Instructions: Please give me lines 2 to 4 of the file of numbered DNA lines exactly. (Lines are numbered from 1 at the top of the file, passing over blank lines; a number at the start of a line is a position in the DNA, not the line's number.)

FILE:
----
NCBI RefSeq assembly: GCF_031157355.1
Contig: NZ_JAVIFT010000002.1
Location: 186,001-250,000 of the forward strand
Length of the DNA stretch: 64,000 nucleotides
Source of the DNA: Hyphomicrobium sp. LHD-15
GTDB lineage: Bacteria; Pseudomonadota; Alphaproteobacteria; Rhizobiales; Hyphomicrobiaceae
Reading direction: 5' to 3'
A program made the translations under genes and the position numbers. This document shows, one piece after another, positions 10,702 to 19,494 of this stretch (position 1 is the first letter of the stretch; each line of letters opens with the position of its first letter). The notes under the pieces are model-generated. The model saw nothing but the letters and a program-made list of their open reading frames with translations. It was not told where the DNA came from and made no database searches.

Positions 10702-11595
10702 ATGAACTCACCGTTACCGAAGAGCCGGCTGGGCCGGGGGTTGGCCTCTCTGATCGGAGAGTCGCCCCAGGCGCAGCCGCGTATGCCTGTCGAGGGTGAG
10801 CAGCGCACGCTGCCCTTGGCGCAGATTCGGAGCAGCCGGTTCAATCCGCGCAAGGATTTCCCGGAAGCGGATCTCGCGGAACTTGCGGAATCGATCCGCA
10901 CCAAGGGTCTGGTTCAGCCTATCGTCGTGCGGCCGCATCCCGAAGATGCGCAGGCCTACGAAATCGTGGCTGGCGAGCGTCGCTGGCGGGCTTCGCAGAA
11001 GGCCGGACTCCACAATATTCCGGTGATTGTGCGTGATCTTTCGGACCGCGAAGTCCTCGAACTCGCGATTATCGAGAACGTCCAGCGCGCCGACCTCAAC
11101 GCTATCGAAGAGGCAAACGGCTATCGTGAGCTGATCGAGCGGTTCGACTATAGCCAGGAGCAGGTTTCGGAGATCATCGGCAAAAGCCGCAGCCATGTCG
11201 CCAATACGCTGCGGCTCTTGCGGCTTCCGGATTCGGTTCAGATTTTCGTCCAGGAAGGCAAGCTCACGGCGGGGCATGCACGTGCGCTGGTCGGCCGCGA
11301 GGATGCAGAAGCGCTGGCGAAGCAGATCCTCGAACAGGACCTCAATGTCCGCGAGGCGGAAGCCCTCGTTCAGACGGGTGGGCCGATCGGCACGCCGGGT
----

Contig: NZ_JAVIFT010000002.1
Location: 186,001-250,000 of the forward strand
Length of the DNA stretch: 64,000 nucleotides